Sunday, December 3

Biden announces ‘billionaire minimum income tax’ on households worth more than $100m | US taxation

Joe Biden will propose a new tax on America’s richest households when he unveils his latest budget on Monday.

The Biden administration is set to propose a 20% minimum tax on households worth more than $100m. The proposal would raise more than $360bn over the next decade and “would make sure that the wealthiest Americans no longer pay a lower tax rate than teachers and firefighters,” according to a factsheet released by the White House.

The plan – called the “billionaire minimum income tax” – is the administration’s most aggressive move to date to tax the very wealthiest Americans.

The tax is part of Biden’s $5.8tn budget proposal for 2023, which also sets aside billions for the police and military as well as investments in affordable housing, plans to tackle the US’s supply chain issues and gun violence.

Billionaire wealth grew significantly during the coronavirus pandemic, helped by soaring share prices and a tax regime that charges investors less on their gains than those taxed on their income.

“In 2021 alone, America’s more than 700 billionaires saw their wealth increase by $1tn, yet in a typical year, billionaires like these would pay just 8% of their total realized and unrealized income in taxes. A firefighter or teacher can pay double that tax rate,” the White House factsheet notes.

Under the plan households worth more than $100m would have to give detailed accounts to the Internal Revenue Service of how their assets had fared over the year. Those who pay less than 20% on those gains would then be subject to an additional tax that would take their rate up to 20%.

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The Biden administration calculates that the tax would affect only the top 0.01% of American households, those worth over $100m million, and that more than half the revenue would come from households worth more than $1bn.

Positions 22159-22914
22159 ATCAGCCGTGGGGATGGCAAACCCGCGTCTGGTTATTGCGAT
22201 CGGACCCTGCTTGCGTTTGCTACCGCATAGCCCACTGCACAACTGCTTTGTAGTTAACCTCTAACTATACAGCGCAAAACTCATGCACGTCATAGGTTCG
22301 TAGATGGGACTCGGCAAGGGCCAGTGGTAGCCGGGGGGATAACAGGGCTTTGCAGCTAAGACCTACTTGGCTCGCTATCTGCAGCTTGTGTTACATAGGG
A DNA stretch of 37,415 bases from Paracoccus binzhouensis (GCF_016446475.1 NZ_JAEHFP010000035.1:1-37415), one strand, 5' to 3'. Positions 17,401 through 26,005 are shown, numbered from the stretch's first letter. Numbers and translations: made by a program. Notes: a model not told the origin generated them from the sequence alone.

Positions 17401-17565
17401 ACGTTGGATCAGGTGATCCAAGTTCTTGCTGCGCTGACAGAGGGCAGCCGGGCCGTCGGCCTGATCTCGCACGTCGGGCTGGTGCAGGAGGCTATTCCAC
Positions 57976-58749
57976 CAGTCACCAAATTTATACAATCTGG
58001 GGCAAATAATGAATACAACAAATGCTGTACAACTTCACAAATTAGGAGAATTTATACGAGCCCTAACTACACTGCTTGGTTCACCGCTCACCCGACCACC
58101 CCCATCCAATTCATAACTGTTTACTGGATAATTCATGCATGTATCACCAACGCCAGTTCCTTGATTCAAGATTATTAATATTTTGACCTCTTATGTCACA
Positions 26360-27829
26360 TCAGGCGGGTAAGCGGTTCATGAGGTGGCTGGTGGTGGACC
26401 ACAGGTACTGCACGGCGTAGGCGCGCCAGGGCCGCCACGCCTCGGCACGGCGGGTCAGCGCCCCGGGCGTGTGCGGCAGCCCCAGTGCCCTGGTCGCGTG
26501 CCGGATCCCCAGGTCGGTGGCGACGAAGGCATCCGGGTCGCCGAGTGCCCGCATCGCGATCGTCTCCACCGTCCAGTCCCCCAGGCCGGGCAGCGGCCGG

The budget also seems set to tackle another issue that some economists have argued contributes to widening income inequality: share buybacks.

In recent years cash-rich companies including Apple, Alphabet, Meta and Microsoft, have used their funds to buy back huge quantities of their own shares, increasing their share price. Last year companies in the S&P 500 bought back a record $882bn of their own shares and Goldman Sachs estimates that figure will rise to $1tn this year.

Critics charge that the purchases divert money from hiring new staff, raising wages and research and development.

Research by the Securities and Exchange Commission (SEC) shows that there is “clear evidence that a substantial number of corporate executives today use buybacks as a chance to cash out”.

The Biden proposal would stop executives from selling their shares for three years after a buyback is announced.

Biden attempted to impose a 1% tax on share buybacks last year but the proposal failed in Congress. Both Biden’s billionaire tax and the share buyback proposal will also face tough opposition in Congress.

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